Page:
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Home :: Archive :: 1994 :: April ::
Re: Plain Dealing; Ophelia
Shakespeare Electronic Conference, Vol. 5, No. 0330.  Tuesday, 12 April 1994.
 
(1)     From:   John Cox <
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        Date:   Monday, 11 Apr 1994 09:54:05 -0500 (EST)
        Subj:   plain dealing
 
(2)     From:   Rick Jones <
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        Date:   Monday, 11 Apr 94 10:38:47 EDT
        Subj:   Re: SHK 5.0329  Ophelia
 
 
(1)----------------------------------------------------------------------------
From:           John Cox <
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Date:           Monday, 11 Apr 1994 09:54:05 -0500 (EST)
Subject:        plain dealing
 
As various people have pointed out, both Cordelia and Kent are plain dealers
in *Lear*, and it gets them into trouble.  No one has yet pointed out, I think,
that when Lear recovers consciousness in 4.7, he speaks more truly than he has
at any point in the play previously:  "I am a very foolish fond old man" etc.
Moreover, he says, "And, to deal plainly . . . ."  I like to think that among
other virtues he has learned in his madness is the virtue of plain dealing.
 
John Cox
 
(2)----------------------------------------------------------------------------
From:           Rick Jones <
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Date:           Monday, 11 Apr 94 10:38:47 EDT
Subject: 5.0329  Ophelia
Comment:        Re: SHK 5.0329  Ophelia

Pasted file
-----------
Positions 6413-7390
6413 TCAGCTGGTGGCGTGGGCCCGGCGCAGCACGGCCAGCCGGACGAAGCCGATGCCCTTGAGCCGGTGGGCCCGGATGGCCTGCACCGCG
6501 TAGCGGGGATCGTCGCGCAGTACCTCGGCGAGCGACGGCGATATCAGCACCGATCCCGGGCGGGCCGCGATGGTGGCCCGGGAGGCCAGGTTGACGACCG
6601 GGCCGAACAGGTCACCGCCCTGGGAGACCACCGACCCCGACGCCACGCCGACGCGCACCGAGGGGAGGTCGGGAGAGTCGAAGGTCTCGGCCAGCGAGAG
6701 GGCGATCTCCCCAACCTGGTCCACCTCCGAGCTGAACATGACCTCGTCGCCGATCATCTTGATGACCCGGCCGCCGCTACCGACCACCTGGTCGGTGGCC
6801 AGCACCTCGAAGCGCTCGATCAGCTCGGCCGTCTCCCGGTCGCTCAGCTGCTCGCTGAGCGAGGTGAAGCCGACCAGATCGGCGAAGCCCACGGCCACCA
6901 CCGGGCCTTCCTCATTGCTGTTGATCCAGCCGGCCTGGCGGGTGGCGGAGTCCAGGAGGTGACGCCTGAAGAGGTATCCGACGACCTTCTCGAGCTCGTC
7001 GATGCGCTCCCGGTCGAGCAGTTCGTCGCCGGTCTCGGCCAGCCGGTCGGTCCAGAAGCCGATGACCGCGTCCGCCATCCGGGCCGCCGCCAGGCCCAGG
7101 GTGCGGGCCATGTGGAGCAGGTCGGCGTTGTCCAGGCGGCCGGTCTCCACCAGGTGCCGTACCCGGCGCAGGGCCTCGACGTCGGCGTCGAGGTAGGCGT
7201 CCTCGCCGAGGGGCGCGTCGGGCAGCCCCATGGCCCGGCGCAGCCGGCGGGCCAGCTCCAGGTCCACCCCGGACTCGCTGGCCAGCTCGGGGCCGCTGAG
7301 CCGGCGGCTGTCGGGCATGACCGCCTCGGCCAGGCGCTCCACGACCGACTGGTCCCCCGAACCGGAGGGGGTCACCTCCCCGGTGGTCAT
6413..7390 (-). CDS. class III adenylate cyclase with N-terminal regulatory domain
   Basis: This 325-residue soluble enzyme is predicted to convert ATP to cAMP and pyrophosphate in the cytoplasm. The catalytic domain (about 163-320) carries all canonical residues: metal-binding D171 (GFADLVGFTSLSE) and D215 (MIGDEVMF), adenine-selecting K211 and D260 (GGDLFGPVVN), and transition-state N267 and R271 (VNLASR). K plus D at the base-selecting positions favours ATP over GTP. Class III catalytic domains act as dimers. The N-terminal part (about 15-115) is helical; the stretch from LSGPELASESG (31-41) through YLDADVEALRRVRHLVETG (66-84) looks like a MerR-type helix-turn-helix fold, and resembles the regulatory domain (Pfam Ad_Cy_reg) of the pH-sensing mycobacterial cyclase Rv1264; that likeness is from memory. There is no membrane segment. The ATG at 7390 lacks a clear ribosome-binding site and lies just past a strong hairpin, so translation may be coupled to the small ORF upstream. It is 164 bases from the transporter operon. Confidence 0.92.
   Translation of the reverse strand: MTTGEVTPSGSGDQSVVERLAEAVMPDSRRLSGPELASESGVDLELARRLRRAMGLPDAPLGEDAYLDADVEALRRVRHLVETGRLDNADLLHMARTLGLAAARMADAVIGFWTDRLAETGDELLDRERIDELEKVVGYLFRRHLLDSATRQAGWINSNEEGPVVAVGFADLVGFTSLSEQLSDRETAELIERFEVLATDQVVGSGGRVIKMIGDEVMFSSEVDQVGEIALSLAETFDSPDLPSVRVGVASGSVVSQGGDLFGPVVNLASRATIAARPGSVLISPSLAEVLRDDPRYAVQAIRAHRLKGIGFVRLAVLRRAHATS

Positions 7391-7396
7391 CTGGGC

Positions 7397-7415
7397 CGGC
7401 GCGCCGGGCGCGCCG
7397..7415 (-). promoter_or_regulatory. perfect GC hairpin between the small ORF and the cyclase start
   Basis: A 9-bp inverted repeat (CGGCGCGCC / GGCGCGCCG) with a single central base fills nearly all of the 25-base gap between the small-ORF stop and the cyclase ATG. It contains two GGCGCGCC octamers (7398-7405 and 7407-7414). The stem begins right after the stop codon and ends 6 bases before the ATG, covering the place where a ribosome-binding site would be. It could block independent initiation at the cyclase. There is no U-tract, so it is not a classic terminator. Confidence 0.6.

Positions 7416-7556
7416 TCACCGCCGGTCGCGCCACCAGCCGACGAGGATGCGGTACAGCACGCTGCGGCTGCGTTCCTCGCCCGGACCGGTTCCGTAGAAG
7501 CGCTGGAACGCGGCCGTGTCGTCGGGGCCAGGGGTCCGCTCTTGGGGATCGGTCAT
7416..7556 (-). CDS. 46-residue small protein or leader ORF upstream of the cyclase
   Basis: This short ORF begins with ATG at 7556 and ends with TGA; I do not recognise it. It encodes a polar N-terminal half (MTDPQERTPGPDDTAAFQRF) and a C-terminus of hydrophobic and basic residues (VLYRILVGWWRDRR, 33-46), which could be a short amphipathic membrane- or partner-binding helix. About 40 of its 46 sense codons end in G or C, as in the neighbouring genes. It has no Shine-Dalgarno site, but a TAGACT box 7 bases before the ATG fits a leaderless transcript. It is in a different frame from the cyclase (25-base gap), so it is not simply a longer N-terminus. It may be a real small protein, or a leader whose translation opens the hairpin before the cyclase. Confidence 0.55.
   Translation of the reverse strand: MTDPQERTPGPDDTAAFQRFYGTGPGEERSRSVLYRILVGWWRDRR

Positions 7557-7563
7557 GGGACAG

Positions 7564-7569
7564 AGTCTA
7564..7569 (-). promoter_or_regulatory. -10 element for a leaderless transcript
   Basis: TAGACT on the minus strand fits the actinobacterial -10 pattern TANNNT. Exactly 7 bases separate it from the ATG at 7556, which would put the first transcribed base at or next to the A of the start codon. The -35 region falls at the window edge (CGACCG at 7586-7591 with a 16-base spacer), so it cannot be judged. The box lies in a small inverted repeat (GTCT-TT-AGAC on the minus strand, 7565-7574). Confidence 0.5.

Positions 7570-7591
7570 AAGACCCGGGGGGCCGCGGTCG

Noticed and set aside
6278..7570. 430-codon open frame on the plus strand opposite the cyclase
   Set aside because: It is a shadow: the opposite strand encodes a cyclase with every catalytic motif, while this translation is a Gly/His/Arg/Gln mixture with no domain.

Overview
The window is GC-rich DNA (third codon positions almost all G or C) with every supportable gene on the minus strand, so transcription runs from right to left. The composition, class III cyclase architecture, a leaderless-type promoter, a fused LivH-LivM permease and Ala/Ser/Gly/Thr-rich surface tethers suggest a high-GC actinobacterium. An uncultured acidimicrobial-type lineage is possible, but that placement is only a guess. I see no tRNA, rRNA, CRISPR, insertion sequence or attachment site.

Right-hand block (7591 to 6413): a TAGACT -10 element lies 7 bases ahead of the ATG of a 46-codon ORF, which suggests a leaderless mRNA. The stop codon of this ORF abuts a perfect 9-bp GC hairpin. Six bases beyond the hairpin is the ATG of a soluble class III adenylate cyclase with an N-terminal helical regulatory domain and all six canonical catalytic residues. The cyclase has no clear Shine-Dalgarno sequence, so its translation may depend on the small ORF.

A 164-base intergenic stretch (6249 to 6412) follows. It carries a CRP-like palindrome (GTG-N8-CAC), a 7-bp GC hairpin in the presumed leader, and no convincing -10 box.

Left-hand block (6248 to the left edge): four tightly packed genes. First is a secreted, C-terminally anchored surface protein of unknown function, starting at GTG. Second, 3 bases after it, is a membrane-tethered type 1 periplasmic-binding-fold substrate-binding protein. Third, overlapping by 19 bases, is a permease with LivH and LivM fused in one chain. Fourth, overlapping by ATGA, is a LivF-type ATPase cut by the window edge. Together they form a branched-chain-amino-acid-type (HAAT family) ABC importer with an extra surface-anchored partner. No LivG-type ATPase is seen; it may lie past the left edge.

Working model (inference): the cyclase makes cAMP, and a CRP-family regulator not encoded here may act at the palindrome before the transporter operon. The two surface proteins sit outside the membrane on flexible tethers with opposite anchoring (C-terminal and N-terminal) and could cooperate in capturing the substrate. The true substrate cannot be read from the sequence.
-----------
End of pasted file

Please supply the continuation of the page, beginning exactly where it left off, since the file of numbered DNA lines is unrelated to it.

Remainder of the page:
Re Karla Walters' student's interpretation of "the quick and the dead".
Certainly it is the sort of pun Shakespeare was fond of using, and I do
recall hearing (as opposed to reading) this idea somewhere in the murky past.
 
I think the wordplay must be intentional: but that doesn't mean that Ophelia
is pregnant.  To my mind, the scene is analogous to the "mousetrap" scene,
which doesn't really prove Claudius guilty of anything (an innocent Claudius
would be upset by an enactment of a nephew killing his uncle the king,
especially when C knows Hamlet chose the entertainment).  Hamlet uses C's
reaction to justify what he has already decided to do [I had a dean like that
once, but that's another story....].  So does Laertes fuel his desire for a
confrontation with Hamlet based on... what?  Anything from truth to evidence
to suspicion to paranoia to "MY sister wouldn't have done that unless...".
Maybe, for example, he overheard the "rue" conversation and jumped to
conclusions...
 
To me, Hamlet and Laertes are a lot closer temperamentally than either might
choose to admit.  And avenging a father's death is serious business, not to
be impeded by the application of mere logic.  The fact that both are "right"
about their respective fathers' killings does little to change the
bloodthirstiness of their responses.
 
Rick Jones

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